Facts and Policy Reforms for Tennessee
Like most states, Tennessee’s prison population has exploded in recent decades.
Like most states, Tennessee’s prison population has exploded in recent decades. Since 1980, the population has grown four-fold, with more than 30,000 people in Tennessee prisons as of 2017. While the state imprisonment rate nationwide dropped by 7 percent between 2000 and 2016, Tennessee’s imprisonment rate rose by 9 percent over the same period.
Between 2003 and 2017, the number of people serving time for drug offenses in Tennessee increased by 44 percent, and 26 percent of admissions to prison in 2017 were for drug offenses. But it’s not just drug law enforcement that is driving the growth in Tennessee’s incarcerated population. Harsh laws that increase sentencing ranges, limit parole opportunities, and trigger mandatory prison sentences are all part of the picture of mass incarceration in Tennessee. In 2017, returns to prison for violating the conditions of community supervision, such as parole, accounted for two in five prison admissions.
While Tennessee experienced a recent drop in prison admissions, the prison population continues to grow due to both a rise in the length of imprisonment and a slight decrease in annual releases from prison. The average sentence length rose by 14 percent between 2007 and 2017. The increase in the amount of time served has left the state with a graying population behind bars: Since 2007, the number of people in prison age 50 or older has risen by 64 percent.
Unsurprisingly, Tennessee’s mass incarceration crisis has had an enormous impact on people of color, especially Black people. Though Black men constituted just 15 percent of the state’s population in 2017, they made up 43 percent of the prison population. Ending mass incarceration is a critical – although insufficient – step toward addressing racial disparities in Tennessee’s criminal justice system.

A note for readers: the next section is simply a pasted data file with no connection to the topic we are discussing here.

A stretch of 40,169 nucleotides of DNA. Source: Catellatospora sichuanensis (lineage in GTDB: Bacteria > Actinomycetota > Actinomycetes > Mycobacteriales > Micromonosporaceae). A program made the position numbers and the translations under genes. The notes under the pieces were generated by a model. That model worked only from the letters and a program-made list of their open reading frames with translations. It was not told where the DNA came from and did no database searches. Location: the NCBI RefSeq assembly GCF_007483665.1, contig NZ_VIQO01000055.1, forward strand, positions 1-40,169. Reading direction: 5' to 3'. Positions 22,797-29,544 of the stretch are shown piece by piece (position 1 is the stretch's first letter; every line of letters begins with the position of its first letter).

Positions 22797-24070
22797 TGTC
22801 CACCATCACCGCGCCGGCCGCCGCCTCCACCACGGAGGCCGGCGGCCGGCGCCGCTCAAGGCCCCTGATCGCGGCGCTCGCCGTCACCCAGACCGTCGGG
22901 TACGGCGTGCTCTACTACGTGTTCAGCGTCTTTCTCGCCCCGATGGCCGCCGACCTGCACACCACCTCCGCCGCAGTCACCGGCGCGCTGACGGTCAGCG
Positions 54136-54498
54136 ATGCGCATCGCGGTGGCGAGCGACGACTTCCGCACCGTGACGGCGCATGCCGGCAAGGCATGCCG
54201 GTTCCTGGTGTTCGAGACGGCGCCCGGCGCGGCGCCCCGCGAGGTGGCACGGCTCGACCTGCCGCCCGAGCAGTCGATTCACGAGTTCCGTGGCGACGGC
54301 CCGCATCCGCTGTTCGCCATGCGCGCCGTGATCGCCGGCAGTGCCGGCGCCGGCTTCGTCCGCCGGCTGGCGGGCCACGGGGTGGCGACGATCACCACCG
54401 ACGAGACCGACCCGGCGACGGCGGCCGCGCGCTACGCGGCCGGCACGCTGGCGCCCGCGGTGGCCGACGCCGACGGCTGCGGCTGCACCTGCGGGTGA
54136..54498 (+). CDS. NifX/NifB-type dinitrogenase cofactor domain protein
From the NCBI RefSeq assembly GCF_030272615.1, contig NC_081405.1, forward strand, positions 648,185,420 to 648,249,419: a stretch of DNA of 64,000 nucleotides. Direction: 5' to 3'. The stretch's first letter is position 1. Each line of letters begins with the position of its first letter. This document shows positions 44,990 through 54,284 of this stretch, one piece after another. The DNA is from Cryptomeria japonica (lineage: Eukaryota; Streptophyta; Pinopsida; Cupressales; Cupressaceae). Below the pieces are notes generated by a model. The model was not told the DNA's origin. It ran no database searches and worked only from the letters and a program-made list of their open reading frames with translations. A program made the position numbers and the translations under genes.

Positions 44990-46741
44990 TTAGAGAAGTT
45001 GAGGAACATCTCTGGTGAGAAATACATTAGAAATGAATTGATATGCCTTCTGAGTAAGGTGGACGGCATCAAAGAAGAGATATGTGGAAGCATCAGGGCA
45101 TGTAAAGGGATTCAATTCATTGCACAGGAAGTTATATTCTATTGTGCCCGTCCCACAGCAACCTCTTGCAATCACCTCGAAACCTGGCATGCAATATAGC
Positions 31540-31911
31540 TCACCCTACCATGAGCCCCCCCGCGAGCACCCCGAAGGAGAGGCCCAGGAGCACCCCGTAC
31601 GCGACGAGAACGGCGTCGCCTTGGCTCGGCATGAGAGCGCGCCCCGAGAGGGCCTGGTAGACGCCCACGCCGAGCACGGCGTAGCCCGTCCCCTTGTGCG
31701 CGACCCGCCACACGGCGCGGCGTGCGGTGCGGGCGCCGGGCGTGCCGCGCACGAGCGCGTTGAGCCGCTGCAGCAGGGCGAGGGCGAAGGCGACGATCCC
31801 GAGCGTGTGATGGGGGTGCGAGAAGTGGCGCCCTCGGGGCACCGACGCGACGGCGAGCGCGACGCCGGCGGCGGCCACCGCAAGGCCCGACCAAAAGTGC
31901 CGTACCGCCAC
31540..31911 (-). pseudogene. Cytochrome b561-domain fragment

Women are also being sent to prison in Tennessee at alarming rates. Over the past 10 years, the number of women in Tennessee’s prisons has grown at a rate that is over five times that of men.
But it doesn’t have to be this way.
Tennessee can dramatically reduce its prison and jail populations by implementing just a few sensible reforms:
- Amending the criminal code to reduce sentencing ranges for drug offenses, burglary, property offenses, robbery, public order offenses, and assault.
- Reforming Tennessee’s “85 percent” rule to tailor people’s eligibility for parole based on their specific circumstances.
- Investing in community-based alternatives to out-of-home juvenile detention centers.
- Automatically restoring the voting rights of formerly incarcerated people as soon as they leave prison.
- Continuing to fund the TN Together initiative, and supporting similar diversion programs for people in need of treatment for substance use disorders, as well as people with mental health needs.
- Eliminating money bail.
If Tennessee followed these and other reforms outlined in this Smart Justice 50-State Blueprint, by 2025, 14,411 fewer people would be incarcerated in the state’s prison system, saving the state $957,644,298 that could be spent on schools, roads, and other resources that would strengthen communities.
For more information, along with detailed breakdowns of Tennessee’s prison population and the reforms needed to reduce it, click here.